You might also use a break glass account in the case of a global admin leaving suddenly, allowing someone else to access tasks or documents associated with the role. Global admins are ones with access to absolutely everything in Microsoft 365, Google Workspace or a similar system.

No matter the size or industry, a break glass account is essential for any company. For your clients, a break glass account enables business continuity and the levels of customer service you pride yourself on. Just like fire alarms in an office or carbon monoxide alarms in your home, a break glass account helps you to identify issues and fix them quickly without the need for painful recovery processes.

Considerations for a break glass account

There are many things you and your IT and cybersecurity support provider should consider when creating a break glass account. Here are just some of the areas we work through when creating break glass accounts with clients:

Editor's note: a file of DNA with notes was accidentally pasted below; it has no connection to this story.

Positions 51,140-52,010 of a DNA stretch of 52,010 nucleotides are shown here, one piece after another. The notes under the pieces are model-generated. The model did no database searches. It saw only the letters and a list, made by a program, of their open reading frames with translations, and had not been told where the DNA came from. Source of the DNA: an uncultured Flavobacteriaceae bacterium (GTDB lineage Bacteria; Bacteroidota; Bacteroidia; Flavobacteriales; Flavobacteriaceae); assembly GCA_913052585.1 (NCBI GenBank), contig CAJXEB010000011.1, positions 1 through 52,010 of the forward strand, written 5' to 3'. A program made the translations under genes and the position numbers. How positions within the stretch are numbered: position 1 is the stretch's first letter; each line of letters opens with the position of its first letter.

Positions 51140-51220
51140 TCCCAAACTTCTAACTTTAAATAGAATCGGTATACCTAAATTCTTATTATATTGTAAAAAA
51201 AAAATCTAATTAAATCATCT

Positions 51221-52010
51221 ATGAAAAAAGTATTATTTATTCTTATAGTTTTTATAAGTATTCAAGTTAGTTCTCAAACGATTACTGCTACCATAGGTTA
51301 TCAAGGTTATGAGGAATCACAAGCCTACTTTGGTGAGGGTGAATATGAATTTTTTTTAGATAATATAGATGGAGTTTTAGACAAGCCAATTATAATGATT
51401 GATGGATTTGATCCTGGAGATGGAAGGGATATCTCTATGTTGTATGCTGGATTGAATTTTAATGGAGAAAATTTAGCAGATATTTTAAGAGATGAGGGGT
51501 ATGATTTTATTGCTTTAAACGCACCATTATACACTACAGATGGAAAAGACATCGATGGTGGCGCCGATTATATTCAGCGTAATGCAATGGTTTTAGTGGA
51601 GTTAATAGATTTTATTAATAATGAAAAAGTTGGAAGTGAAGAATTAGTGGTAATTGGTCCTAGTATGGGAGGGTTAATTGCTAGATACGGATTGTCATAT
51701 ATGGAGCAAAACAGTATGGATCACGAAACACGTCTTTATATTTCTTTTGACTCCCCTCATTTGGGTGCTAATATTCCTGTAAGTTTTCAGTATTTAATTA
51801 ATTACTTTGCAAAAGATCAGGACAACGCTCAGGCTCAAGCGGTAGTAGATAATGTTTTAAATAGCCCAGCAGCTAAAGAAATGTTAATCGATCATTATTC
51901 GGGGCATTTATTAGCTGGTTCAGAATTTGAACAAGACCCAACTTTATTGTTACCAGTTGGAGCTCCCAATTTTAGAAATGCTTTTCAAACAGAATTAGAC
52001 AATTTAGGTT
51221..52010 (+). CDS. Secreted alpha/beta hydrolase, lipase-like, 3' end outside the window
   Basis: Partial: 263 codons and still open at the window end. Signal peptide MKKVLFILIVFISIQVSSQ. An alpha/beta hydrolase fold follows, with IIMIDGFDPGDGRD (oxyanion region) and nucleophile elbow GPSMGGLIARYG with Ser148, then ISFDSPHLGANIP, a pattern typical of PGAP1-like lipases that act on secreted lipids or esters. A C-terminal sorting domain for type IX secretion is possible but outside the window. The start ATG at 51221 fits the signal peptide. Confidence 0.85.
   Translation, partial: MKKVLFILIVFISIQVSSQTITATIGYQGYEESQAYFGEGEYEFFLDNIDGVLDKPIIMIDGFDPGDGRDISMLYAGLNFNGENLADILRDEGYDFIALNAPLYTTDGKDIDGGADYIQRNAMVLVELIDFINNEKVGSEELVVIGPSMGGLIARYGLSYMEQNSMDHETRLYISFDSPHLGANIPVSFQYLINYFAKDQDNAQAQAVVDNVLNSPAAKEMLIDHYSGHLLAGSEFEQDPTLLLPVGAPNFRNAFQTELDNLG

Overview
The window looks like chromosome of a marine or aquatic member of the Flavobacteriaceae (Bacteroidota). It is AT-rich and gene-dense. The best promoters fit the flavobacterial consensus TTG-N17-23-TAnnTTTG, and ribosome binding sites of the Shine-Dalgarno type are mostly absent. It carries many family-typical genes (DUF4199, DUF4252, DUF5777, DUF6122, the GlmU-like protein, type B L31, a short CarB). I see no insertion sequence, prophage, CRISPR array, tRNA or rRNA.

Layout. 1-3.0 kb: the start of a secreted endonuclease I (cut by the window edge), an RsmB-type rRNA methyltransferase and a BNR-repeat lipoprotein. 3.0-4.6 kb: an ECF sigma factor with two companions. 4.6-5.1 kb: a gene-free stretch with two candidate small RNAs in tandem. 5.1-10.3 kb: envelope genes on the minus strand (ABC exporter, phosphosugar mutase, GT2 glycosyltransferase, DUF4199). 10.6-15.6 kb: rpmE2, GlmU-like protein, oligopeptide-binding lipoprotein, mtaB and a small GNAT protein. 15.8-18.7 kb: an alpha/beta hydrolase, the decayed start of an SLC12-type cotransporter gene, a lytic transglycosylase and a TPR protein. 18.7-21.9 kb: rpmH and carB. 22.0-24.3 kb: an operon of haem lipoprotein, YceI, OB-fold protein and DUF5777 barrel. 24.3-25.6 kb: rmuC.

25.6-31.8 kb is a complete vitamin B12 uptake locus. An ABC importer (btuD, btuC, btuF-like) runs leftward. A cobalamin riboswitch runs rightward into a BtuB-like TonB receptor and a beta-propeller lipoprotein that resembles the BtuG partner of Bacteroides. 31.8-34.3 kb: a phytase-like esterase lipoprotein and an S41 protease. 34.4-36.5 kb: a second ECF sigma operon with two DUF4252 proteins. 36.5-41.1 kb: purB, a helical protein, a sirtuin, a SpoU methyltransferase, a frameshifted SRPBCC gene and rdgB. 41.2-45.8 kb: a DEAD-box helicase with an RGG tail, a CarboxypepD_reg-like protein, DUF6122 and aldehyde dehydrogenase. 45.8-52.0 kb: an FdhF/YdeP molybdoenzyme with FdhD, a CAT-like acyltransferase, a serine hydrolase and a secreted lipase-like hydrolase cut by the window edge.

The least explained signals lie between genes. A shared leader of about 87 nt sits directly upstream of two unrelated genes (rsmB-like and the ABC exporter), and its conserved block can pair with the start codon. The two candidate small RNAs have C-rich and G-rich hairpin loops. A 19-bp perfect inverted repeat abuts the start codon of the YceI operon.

1. Don’t associate the account with any one user

Key people within your business can leave suddenly, which could leave you short-handed and without access to important files. Having your entire IT infrastructure reliant on a single person is never a good idea and only leaves you prone to serious issues.

Your break glass should be completely separate from any user. It also shouldn’t follow a standard naming pattern, for example, first name last name email addresses, to avoid a cybercriminal being able to deduce the account pattern and break in.

2. Exclude the account from any organisation-wide policies

Most organisations will have a variety of Microsoft 365 and Azure policies in place designed to help enforce best practices. These are often things like multi-factor authentication, stopping unusual logins, or account timeouts after idle periods. To prevent any issues during an emergency, you should ask your IT provider to exclude the account from any policies that could impact the function of the break glass account.

3. Create more than one